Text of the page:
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Sunga Dynasty, Ancient India
Sunga Dynasty controlled North central and Eastern India from 185 to 73 BC. This dynasty was established after the downfall of the Mauryan Empire.
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 The Sunga dynasty was established by Pushyamitra Sunga. The Sunga Empire is a Magadha dynasty and its capital was Pataliputra. When the Sunga Dynasty was in power it had witnessed numerous wars with both foreign and indigenous powers. This dynasty was established after emperor Ashoka's death when King Brhadratha was assassinated by Pushyamitra. Thereafter he ascended the throne. Political unity in India was lost during the rule of the Sunga Dynasty.

Pushyamitra Sunga became the ruler of the Magadha and neighbouring territories. Pushyamitra died and ruled for 36 years. He was succeeded by his son Agnimitra. There were ten Sunga kings. Thereafter there was a downfall of the dynasty and Kanva dynasty succeeded around 73 BCE. Brahmanism witnessed resurgence during their rule. Later Sunga kings were seen as agreeable to Buddhism. Hinduism was patronized which led to large scale persecution of Buddhists.

The later Sungas, however, were too incompetent to restrain the administrative machinery with former glory and brilliance, which Pushyamitra Sunga had initiated with such zeal. During their rule, the vast consolidated Empire of the Sunga Dynasty was disintegrated and independent rulers were at continuous strife with one another. Moreover cultural prosperity, which the dynasty had attained during Pusyamitra's time, had degraded during the later Sungas.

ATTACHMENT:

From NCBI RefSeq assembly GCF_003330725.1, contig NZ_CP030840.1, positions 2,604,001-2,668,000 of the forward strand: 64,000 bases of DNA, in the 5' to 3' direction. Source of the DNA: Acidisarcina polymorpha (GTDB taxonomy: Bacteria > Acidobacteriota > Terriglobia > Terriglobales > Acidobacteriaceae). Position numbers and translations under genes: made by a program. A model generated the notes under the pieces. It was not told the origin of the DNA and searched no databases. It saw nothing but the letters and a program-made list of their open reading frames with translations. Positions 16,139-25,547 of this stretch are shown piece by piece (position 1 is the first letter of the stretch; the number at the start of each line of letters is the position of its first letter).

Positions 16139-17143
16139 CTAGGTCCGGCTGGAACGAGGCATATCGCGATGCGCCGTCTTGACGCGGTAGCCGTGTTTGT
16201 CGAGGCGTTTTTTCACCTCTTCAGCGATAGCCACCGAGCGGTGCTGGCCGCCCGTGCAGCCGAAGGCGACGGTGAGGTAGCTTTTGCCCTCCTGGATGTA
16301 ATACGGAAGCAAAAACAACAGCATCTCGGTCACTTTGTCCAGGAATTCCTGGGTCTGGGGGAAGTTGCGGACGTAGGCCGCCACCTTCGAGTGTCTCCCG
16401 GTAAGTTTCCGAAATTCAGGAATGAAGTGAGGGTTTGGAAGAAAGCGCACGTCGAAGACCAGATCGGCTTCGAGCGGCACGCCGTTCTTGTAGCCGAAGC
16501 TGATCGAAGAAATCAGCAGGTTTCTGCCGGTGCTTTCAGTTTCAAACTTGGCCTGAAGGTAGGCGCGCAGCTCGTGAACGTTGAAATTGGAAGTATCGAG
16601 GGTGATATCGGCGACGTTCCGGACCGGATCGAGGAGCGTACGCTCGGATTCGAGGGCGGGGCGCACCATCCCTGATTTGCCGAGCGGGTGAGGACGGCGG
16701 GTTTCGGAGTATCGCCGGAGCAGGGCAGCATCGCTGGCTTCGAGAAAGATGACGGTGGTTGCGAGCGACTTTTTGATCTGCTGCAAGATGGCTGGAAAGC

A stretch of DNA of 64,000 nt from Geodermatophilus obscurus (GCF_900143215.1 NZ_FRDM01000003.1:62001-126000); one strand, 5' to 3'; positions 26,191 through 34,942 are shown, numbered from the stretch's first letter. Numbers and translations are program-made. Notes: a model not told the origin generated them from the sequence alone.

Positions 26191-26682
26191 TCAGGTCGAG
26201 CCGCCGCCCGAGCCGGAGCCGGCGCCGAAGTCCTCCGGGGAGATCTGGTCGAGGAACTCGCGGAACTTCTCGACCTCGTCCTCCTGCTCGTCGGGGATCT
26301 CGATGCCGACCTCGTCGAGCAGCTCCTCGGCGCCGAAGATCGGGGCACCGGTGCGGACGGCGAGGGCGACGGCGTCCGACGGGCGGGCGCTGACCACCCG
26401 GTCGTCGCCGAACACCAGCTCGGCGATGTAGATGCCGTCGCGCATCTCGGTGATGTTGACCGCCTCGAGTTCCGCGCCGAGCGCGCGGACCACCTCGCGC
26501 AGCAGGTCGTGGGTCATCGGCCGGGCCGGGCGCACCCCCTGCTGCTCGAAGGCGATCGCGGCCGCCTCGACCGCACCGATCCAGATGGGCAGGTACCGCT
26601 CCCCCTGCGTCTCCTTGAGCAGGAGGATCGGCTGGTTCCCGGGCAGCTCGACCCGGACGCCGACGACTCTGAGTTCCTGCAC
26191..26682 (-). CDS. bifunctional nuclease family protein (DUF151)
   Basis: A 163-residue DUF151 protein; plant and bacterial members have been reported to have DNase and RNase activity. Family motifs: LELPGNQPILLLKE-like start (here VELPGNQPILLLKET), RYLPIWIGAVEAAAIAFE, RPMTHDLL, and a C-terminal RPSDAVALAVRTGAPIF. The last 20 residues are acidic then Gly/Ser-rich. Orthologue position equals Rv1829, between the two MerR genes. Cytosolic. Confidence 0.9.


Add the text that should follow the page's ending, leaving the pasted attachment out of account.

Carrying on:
Certain Indian scholars opined that orthodox Sunga kings were tolerant towards Buddhism and it prospered during the reign of the Sunga kings. Sunga kings are known to have fought battles with the Kalingas, Satavahanas, the Indo-Greeks, and possibly the Panchalas and Mathuras.

Art, education, philosophy, and other forms of learning flowered during this period. Patanjali's Yoga Sutras and Mahabhasya were composed in this period. Panini composed the first Sanskrit grammarian Ashtadayai during the reign of the Sunga dynasty. Artistry also progressed with the rise of the Mathura school. Devabhuti was the last ruler of this dynasty.

The script used by the Sunga dynasty was a variant of Brahmi and was used to write the Sanskrit language. The Sunga Empire played an imperative role in patronizing Indian culture at a time when some of the most important developments in Hindu thought were taking place. The richness of India's spiritual tradition owes much to the Sunga dynasty's rule. The Sunga rulers helped to establish the tradition of royal sponsorship of learning and art. Under the Sunga kings art and architecture flowered in the form of visual arts, including small terracotta images, larger stone sculptures, and architectural monuments such as the chaitya hall at Bhaja, the Stupa at Bharhut, and the renowned Great Stupa at Sanchi.

The Sunga rulers are Pushyamitra Sunga, Agnimitra, Vasujyeshtha, Vasumitra, Andhraka Pulindaka, Ghosha, Vajramitra, Bhagabhadra and Devabhuti.

(Last Updated on : 18/04/2014)
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